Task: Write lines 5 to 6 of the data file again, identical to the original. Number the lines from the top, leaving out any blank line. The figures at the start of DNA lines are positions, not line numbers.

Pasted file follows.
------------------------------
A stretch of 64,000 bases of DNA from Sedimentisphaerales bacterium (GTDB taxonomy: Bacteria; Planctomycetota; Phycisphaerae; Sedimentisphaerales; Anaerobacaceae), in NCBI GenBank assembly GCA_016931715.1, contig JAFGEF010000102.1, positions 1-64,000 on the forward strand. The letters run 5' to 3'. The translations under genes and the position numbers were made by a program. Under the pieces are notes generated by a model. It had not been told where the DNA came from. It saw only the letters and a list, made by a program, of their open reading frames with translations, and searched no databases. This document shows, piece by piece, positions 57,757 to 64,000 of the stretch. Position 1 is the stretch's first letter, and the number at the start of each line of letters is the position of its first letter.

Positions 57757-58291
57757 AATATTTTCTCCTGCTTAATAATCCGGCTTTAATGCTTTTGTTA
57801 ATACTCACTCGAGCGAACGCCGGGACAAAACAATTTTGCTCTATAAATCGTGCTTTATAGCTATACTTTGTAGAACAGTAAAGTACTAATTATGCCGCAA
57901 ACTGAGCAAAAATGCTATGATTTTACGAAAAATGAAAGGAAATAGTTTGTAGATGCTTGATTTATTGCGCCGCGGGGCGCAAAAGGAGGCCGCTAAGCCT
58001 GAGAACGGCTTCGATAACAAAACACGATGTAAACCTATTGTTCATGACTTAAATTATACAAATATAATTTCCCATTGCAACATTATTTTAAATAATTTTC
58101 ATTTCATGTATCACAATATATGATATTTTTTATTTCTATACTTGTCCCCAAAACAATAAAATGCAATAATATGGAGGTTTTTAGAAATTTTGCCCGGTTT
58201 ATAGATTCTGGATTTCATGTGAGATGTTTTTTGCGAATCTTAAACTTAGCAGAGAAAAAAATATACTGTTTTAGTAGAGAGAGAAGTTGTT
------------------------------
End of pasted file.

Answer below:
57901 ACTGAGCAAAAATGCTATGATTTTACGAAAAATGAAAGGAAATAGTTTGTAGATGCTTGATTTATTGCGCCGCGGGGCGCAAAAGGAGGCCGCTAAGCCT
58001 GAGAACGGCTTCGATAACAAAACACGATGTAAACCTATTGTTCATGACTTAAATTATACAAATATAATTTCCCATTGCAACATTATTTTAAATAATTTTC